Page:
My fascination for baked goods in a jar came when I was living with my aunt and uncle while I finished out my last semester of college. When I wanted cake, I couldn’t exactly make a whole cake for just the three of us, assuming they wanted any, and making a single cupcake is somehow more laborious than making a whole batch. Color me lazy.
Anyway, I would make a few jarred cakes, stick them in the refrigerator and have cake whenever I wanted for a few weeks. I’d stumbled onto something life-changing. Listen to me. Cake. Whenever. I. Wanted.
And I wouldn’t feel bad for eating a whole jar if I felt like it, because I used the small canning jars. Fun size cake, people.
Anyway, here’s the deal. This is completely customizable. Make whatever cake tickles your fancy. You could easily make a rainbow cake for a birthday gift, and if you were so inclined, you could take the cake out, cut it in half and frost the middle, and stick it back in. Add chocolate chips, sprinkles, or emmy-emms (m&ms) if you’re not going to frost it, for some added sweetness.
So, I made this cake for The Englishman because I can’t be with him for his birthday, but still wanted to make him something sweet. He’s got a thing about Victorian Sponge cake (I’m American. What the effe is that?), so I found a recipe that looked yummy and rolled with it.
Grab whatever jars you want, just make sure the seal on the lid isn’t broken or disintegrating (in the desert, weird stuff happens in the heat). Pop them in some boiling water for about 10 minutes to sanitize them, and in the mean time, preheat the oven to whatever temperature your recipe calls for, and get to mixing up your ingredients.
Let your jars cool and dry out a bit with the opening down, so nothing sketchy creeps in, and after they’re cool, grease them and fill them up about half way.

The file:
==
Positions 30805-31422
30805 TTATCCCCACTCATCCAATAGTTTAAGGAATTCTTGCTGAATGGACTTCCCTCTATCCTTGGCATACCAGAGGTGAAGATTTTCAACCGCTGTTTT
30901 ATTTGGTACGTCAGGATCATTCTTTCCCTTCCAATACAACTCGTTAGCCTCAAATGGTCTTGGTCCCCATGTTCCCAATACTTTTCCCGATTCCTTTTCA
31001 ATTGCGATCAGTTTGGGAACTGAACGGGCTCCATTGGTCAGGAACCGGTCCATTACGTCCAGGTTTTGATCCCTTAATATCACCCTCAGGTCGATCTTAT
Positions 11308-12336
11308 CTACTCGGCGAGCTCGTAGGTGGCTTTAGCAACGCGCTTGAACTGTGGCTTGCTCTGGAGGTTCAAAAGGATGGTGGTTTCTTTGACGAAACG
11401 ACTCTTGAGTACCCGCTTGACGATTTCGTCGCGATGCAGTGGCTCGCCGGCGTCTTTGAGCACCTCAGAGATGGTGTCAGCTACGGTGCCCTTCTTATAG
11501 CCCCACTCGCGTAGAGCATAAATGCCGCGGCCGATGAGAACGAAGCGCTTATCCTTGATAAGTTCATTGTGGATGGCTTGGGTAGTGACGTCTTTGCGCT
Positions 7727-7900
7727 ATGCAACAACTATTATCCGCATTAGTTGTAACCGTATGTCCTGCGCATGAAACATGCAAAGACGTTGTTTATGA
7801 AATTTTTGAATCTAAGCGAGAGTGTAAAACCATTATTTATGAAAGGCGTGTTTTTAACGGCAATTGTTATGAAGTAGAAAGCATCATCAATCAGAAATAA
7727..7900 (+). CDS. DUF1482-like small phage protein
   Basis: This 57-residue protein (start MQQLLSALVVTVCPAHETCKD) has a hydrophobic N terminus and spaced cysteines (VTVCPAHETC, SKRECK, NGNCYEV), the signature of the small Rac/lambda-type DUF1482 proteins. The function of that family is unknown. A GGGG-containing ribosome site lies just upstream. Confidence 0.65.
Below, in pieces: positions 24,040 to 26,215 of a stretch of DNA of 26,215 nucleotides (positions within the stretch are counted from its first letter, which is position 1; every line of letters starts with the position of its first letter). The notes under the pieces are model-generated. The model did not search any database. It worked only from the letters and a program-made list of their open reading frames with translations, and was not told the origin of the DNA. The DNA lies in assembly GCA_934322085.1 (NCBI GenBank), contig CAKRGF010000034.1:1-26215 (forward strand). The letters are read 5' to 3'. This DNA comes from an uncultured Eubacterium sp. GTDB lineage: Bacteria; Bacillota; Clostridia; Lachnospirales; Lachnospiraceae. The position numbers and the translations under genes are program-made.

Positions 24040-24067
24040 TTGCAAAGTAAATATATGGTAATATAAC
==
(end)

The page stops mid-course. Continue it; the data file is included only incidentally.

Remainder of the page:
I don’t know that you have to do this, but when I was learning how to make these I read that you should put your jars into an oven-safe dish (I use a pie dish) and add a quarter of an inch of water. This might keep the glass from shattering? I don’t really know, but I do it anyway and have never had any trouble.
I’d recommend setting your timer for whatever your recipe calls for, but checking on it 10-15 minutes before the time is up, and just keep an eye on it until it’s done.
If you haven’t already done so, sanitize your lids while your cake is baking.
After they’re finished, just take them out, pop your lids on, and when they start to cool you should hear a “ping” as the jars seal. If you don’t, in 20 or so minutes press down on the center. If it moves, they haven’t sealed, if it doesn’t, you’re good to go.
You’ll be left with something like this. Delicious, cake-y perfection.
As I’m planning to send mine halfway across the world, I left mine as they were, and just put them in the refrigerator until I was ready to send. If you are planning to give yours away (Or eat them. That’s encouraged.), instead of putting the lids on right away, let them cool, and frost as desired.
I did a little experiment. I baked one, sealed it, and left it out for a few days at room temperature, just to replicate what the mailing temperatures would be like. It was just as delicious as a freshly baked one. So, if you’re sending a cake to a loved one, I’d say they’re probably good for that long, but use your best judgment. And I’ll be the first to say that if there’s cake in my refrigerator, it’ll be gone in a few days, so I wouldn’t worry about that too much. You can also try to freeze them and see how they do in a few days or weeks, but I haven’t tried that so I can’t vouch for it.